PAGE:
Learn about how to approach the history you learn with a critical and thoughtful eye, and why representation and inclusion matter, specifically in the context of Black History Month.
Because new information has emerged that calls into question the occurrence of the alleged attack on Jussie Smollett, we have removed this teaching idea. Regardless of the facts surrounding this particular incident, Facing History affirms the importance of helping students confront and understand the reality of hate crimes and the legacy of the violent past in the United States and around the world.
Provide students with historical context for understanding the protests against the Thirty Meter Telescope on Maunakea and help them explore the reasons why many Native Hawaiians oppose its construction.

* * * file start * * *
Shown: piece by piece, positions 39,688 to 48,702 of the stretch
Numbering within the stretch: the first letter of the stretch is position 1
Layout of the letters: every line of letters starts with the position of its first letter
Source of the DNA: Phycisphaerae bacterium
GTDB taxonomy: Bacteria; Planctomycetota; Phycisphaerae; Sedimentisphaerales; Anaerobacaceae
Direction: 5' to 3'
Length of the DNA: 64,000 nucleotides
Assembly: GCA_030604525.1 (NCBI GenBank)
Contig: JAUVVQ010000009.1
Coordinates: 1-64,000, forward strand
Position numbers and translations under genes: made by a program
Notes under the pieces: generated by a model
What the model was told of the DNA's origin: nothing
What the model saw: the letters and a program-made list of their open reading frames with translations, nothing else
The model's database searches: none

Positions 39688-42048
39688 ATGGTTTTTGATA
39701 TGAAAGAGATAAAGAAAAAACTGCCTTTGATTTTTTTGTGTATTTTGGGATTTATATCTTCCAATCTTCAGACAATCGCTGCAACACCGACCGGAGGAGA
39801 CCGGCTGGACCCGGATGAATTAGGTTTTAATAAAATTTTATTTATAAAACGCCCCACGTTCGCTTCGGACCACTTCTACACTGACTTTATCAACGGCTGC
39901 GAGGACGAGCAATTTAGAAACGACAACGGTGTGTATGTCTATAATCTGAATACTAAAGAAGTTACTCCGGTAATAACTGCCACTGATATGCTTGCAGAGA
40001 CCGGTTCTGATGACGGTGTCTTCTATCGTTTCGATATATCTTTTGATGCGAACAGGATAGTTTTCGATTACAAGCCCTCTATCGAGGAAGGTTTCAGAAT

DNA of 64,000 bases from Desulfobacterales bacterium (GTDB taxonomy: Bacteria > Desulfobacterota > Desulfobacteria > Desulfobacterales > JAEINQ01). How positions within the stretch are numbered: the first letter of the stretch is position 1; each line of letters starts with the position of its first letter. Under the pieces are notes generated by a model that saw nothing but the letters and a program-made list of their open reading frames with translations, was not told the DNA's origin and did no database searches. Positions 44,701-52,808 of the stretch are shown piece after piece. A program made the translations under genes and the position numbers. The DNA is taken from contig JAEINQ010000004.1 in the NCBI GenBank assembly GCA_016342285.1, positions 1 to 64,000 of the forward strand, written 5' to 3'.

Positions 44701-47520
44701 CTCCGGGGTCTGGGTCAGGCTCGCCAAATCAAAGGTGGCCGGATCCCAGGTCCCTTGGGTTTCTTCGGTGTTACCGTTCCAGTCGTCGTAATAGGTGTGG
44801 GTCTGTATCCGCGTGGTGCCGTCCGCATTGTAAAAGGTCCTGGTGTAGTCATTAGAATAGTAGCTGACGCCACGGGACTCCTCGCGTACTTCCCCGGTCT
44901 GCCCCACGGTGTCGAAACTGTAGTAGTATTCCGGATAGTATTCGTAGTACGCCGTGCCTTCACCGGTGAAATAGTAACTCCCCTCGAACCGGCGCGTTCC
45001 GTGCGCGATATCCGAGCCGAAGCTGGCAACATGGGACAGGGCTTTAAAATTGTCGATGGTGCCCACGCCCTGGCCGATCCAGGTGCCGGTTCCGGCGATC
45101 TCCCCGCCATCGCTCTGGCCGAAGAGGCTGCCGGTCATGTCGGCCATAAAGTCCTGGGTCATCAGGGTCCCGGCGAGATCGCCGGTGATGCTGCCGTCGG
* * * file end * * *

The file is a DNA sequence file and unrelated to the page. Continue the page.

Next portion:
The letter exchange between George Washington and the Hebrew congregation of Newport was not the only landmark event in the early history of America that dealt with issues of religious freedom and identity. Seixas’ letter and Washington’s subsequent response exist within a timeline of many other events during which the newly formed country faced those issues. Continue reading below for information about some of those events.
Lessons and resources help you explore the black sanitation workers’ strike and other events that brought Dr. King to Memphis in the spring of 1968. This lesson is part of our partnership with the National Civil Rights Museum's MLK50 initiative.
Learn how Memphis high school students were inspired by a class research project to create the action group Students Uniting Memphis and bring the community together commemorate the 1917 murder of lynching victim of Ell Persons.
Resources to help educators manage the difficult conversations around the bigotry and hatred demonstrated by white supremacists and neo-Nazis in Charlottesville, VA.